An entire block of buildings, across the street from the office where I write this blog, is up for sale. It’s a significant chunk of downtown Bangor, and whoever develops it will have an opportunity to influence the direction of the city’s future.
I wish I had $1.92 million to invest. But as a friend recently said, “I’m a middle class American. I don’t have any money.”
I hope whoever buys the block encourages some downtown-appropriate businesses. I’d love to be able to walk out of my office building and buy an ink cartridge and a ream of paper, or some glue and a few nails. But there isn’t an office-supply store or a hardware store within easy walking distance.
The buildings are within sight of the site of the old train station, which used to be the center of town. The tracks are still there, but Union Station was torn down in the 1960s, as the automobile took over the American economy.
It was a shortsighted decision, as nearly everyone acknowledges now. Even before trains come back – as they surely will, in some form – that historic building could have been refurbished and reused. Rockland’s train station and attached bar and restaurant draws patrons whether or not the seasonal Brunswick train is running that day.
Downtown Bangor has plenty of bars and restaurants. Nightlife isn’t a problem. That hasn’t happened by itself, of course. It took a city government willing to invest in the downtown, and a citizenry invested enough to vote for a new arena and civic center. And new groups of energetic volunteers have sprung up to improve walking and bicycling trails around the center of the city. Bangor, to paraphrase the Beatles song, is getting better all the time.
Still, I wonder what can be done to bring more real business serving real needs back downtown. I mourned the closing of the hardware store in Penobscot Plaza, on the footprint of Union Station. My eye doctor used to be there, too, until abandoning the spot for a new building out on the Brewer Strip. And it’s hard to find anyplace other than the Sunday farmers’ market to buy an onion or an apple.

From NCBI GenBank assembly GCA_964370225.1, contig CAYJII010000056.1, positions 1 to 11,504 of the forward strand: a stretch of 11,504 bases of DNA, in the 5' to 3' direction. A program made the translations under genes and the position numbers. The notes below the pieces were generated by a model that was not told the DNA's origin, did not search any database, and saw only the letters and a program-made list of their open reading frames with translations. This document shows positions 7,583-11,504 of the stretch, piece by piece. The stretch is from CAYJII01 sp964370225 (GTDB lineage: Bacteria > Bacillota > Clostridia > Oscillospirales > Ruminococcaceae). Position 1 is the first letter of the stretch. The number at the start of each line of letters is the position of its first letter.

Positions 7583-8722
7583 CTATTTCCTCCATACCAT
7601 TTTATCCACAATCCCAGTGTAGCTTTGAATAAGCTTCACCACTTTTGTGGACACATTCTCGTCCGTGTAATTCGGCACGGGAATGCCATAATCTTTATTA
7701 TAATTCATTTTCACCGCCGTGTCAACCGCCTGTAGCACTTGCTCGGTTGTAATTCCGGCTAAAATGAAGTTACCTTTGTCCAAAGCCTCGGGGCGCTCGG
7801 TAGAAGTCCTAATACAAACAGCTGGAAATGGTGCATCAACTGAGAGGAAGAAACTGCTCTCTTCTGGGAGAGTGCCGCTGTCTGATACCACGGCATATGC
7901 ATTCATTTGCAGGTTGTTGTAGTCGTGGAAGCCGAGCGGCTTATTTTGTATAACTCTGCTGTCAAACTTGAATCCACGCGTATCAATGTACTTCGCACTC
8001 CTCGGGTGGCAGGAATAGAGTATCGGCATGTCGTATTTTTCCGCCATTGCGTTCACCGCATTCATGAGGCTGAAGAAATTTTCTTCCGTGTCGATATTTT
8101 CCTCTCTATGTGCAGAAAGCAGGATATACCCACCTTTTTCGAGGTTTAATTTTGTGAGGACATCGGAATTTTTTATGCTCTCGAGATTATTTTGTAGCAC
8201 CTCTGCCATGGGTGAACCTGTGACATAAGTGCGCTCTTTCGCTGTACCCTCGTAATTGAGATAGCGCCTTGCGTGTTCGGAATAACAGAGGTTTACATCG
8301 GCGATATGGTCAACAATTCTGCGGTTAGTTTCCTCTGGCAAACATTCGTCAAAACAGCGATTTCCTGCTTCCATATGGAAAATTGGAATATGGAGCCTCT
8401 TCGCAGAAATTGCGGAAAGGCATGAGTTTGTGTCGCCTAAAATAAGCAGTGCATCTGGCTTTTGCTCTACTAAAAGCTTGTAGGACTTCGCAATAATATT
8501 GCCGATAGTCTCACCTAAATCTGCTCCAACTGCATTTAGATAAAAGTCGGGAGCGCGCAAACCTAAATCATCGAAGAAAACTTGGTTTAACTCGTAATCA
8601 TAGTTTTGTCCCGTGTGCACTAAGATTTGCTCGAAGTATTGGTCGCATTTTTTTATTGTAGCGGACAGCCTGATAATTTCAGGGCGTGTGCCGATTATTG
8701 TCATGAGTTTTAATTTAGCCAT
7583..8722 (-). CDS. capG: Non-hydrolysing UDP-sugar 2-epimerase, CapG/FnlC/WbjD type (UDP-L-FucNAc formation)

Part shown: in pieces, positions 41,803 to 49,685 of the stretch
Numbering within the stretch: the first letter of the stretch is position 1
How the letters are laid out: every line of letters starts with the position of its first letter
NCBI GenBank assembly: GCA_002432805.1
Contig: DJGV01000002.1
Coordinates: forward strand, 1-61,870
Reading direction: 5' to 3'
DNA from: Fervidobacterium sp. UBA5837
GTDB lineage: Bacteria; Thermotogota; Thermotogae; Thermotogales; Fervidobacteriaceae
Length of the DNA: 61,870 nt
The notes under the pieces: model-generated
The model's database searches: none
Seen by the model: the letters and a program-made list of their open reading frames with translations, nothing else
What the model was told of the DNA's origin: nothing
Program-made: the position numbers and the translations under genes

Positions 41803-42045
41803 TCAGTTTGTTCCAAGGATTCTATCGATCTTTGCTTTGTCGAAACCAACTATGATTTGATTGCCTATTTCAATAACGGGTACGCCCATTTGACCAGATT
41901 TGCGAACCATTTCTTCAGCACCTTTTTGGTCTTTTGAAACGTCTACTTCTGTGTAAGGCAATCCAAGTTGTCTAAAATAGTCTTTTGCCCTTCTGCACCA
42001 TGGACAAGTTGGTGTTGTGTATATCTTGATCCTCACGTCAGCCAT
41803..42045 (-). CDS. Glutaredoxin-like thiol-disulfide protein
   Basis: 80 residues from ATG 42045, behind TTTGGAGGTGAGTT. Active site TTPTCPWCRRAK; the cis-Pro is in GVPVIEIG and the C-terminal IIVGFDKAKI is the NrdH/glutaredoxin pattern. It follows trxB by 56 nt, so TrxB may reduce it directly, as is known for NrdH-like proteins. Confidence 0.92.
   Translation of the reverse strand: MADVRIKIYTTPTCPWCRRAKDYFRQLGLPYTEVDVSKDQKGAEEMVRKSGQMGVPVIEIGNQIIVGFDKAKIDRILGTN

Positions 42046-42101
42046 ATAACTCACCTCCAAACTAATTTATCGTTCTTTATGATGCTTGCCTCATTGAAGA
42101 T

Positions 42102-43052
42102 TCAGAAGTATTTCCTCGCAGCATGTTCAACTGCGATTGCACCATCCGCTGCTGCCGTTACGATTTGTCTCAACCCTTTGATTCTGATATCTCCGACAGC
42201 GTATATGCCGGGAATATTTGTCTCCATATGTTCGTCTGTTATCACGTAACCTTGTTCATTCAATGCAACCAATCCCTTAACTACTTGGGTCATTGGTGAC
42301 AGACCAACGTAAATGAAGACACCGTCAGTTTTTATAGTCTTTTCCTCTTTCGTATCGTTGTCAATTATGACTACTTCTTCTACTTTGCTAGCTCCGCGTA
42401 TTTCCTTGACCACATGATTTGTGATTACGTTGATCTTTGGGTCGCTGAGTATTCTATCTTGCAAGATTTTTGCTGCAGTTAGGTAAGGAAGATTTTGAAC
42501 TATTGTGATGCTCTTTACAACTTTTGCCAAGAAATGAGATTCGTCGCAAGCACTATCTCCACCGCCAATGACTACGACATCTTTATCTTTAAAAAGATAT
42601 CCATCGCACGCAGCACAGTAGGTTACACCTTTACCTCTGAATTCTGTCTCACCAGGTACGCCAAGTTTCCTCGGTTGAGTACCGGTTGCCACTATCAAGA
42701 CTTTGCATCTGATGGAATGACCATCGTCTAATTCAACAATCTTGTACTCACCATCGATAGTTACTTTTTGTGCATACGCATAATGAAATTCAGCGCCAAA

Continued support from a committed city council is crucial. But engaging citizens in changing their transportation habits is just as important. Demolishing train stations and building shopping malls had the effect, all over America, of driving commerce out of downtowns. It’s time to reel that back.
Fortunately, there are signs that this is already happening. The first thing anybody talks about when it comes to downtown businesses is parking. But not everybody wants to shop by car, especially for small, portable purchases. Realizing this, cities are beginning to rethink their parking requirements for new developments. As writer Ben Adler points out in a recent issue of Grist, zoning regulations over the past 50 years have encouraged people to drive, by mandating more parking than is often necessary:
“The costs of building that parking get passed on to residents and customers whether or not they drive. By subsidizing parking in that way, we encourage people to drive. And surrounding every building with parking makes cities less friendly to walkers and eats up green space.”
Parking requirements drive up costs of commercial and residential development, which get passed on to tenants and retail customers. When I rented an apartment within walking distance of downtown, I got a parking space, whether I used it or not. I imagine this is the case throughout Bangor. Tenants without cars receive no break on their rent, while tenants with cars get a parking space subsidized by the rest of us.
But individual attitudes have to change, too. Why will people walk across a parking lot at the mall but not an equal distance from a downtown parking garage or bus depot? There’s good news on that front, too. In a story for the January 16, 2016 Atlantic, Julie Beck documents the declining percentages of Americans willing to accept driving as a way of life:
“According to a new study by Michael Sivak and Brandon Schoettle at the University of Michigan Transportation Research Institute, the percentage of people with a driver’s license decreased between 2011 and 2014, across all age groups. For people aged 16 to 44, that percentage has been decreasing steadily since 1983.”
Central to all of this is a good system of public transportation. Which is why Bangor’s bus hub must remain downtown – close to new business opportunities, and the old train station that may someday rise again.